Bullfights back on Spain public TV after six years

MADRID Fri Aug 24, 2012 2:11pm EDT

A reveller in a big hat watches a soccer ball thrown to the middle of the bullring at the start of the seventh bullfight of the San Fermin festival in Pamplona July 13, 2012. REUTERS/Susana Vera

A reveller in a big hat watches a soccer ball thrown to the middle of the bullring at the start of the seventh bullfight of the San Fermin festival in Pamplona July 13, 2012.

Credit: Reuters/Susana Vera

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MADRID (Reuters) - Spain's public broadcaster has said it will show its first bullfight in six years next month, a controversial decision at a time when bullfighting faces growing public opposition.

State-funded Television Espanola (TVE) is in the middle of a major shake-up that has seen its budget slashed by 37 percent this year and several prominent journalists forced out as the center-right government overhauls the broadcaster's top brass.

It decided to air bullfighting, which has been banned in some regions of Spain, after bullfighters, bull breeders and promoters agreed to waive their broadcasting fees.

Bullfighting is highly divisive in the country - some consider it inhumane, while others say it is an essential part of traditional Spanish culture. It was classified as an art last year, making the Ministry of Culture responsible for it.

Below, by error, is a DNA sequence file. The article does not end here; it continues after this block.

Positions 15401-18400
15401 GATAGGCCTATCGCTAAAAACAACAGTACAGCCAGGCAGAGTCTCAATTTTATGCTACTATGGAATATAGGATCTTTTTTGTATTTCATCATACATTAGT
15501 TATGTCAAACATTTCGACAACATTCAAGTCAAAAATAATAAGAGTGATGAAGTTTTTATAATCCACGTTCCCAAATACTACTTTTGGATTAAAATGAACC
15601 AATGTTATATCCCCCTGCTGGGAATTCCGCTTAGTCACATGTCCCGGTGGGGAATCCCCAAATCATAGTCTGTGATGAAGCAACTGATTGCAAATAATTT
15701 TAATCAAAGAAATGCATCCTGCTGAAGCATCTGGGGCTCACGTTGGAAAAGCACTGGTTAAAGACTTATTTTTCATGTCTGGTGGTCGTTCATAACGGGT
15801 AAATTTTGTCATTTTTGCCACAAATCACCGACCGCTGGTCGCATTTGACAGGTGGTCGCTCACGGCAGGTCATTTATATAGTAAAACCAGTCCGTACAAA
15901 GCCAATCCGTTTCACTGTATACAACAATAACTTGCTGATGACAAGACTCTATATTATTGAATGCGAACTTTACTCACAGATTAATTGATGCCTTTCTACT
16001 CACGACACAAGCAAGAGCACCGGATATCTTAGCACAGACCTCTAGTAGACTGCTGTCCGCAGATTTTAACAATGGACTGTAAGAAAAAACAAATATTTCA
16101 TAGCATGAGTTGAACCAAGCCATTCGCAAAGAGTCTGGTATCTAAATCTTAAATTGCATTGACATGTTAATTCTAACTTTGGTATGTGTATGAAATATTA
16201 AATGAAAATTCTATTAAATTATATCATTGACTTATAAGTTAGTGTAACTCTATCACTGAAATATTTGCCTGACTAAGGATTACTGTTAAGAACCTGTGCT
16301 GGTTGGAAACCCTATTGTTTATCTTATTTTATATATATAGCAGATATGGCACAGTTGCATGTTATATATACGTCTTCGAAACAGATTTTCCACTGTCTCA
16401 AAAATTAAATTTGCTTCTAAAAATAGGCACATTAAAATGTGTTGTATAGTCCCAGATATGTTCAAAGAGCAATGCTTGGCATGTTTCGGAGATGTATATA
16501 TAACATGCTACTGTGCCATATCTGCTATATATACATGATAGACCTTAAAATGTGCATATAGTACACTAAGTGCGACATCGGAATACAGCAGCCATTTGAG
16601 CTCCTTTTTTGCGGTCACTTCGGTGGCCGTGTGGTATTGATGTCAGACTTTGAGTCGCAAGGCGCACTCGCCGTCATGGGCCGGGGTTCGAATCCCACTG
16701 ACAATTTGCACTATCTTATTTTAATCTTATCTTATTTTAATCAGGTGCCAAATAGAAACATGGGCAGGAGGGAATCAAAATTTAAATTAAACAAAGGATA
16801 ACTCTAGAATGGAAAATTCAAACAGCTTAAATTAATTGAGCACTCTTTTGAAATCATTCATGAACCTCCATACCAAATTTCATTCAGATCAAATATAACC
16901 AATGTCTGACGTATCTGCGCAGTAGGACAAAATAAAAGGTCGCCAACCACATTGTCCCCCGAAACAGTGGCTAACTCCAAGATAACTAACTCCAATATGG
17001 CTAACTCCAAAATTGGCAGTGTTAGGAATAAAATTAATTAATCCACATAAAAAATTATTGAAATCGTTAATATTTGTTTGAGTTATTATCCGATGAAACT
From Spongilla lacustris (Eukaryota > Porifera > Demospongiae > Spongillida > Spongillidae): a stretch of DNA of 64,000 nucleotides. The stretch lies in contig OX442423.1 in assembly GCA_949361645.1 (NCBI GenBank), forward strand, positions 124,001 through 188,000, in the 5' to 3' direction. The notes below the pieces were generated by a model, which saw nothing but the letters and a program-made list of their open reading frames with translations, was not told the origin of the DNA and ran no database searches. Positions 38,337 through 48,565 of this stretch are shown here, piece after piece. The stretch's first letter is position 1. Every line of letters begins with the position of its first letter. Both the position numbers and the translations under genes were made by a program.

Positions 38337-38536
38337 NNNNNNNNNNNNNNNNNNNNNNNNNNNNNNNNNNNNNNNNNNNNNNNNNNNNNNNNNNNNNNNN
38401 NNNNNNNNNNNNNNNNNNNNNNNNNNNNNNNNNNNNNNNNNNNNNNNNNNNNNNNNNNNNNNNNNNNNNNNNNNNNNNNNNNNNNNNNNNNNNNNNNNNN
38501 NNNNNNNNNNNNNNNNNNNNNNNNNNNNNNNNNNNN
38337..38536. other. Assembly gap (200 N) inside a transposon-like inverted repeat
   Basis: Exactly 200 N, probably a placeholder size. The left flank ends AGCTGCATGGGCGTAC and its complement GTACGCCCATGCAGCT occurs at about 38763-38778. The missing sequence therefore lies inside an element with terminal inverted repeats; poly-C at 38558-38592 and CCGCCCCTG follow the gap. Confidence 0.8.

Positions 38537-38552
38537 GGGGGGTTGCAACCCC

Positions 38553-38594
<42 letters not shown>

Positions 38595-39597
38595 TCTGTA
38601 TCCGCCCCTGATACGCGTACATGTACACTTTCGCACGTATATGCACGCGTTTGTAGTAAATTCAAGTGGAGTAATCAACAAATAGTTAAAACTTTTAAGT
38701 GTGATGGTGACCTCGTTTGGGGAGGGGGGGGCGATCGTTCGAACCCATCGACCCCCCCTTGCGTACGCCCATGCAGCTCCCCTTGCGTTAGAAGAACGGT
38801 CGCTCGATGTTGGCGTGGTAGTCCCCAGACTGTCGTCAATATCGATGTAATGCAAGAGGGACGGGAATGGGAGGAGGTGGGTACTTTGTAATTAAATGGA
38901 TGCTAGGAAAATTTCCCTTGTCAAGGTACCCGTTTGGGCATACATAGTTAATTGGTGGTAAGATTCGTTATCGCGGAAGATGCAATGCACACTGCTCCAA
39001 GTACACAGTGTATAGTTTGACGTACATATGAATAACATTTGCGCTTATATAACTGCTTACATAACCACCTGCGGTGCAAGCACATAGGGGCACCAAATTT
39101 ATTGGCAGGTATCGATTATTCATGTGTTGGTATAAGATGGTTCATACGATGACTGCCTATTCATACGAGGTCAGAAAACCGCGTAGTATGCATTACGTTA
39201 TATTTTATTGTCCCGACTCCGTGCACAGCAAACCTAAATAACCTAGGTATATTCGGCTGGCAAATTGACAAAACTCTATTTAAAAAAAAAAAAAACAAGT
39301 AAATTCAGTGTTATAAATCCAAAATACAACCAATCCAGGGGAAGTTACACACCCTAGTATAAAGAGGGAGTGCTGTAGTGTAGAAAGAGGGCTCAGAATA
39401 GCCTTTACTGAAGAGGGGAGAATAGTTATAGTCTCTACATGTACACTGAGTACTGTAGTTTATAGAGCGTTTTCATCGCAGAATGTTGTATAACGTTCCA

Prime Minister Mariano Rajoy is known to be a fan of bullfights. TVE decided to stop broadcasting them in 2006, under the previous socialist government, because they were considered unsuitable for children, although there are no age restrictions to enter Spain's bullrings.

TVE will start broadcasting bullfights featuring some of the country's best-known toreros, including El Juli, on September 5, it said late on Thursday. "First-class festivities should be available for all fans in Spain," the broadcaster said.

Spain, which has accepted a 100 billion euro ($125.17 billion) bailout for its ailing banking sector and is now inching towards a full state rescue, is in its second painful recession in three years.

Councils have cut down on holding bullfights to save money, and cash-strapped fans are making fewer trips to the ring. The number of bullfights in Spain fell by 34 percent between 2007 and 2010.

Catalonia followed the example of the Canary Islands by banning bullfights last year, while the northern city of San Sebastian said this month it would prohibit bullfights at local festivities next year.

"So now bullfights will be able to sneak into Catalonia, even after all the uproar over the law, which will please fans and anger detractors once again ... Sometimes politics can be so ironic," Catalonian newspaper La Vanguardia said on Friday.

(Reporting by Cristina Fuentes-Cantillana, Writing by Clare Kane; Editing by Julien Toyer and Pravin Char)

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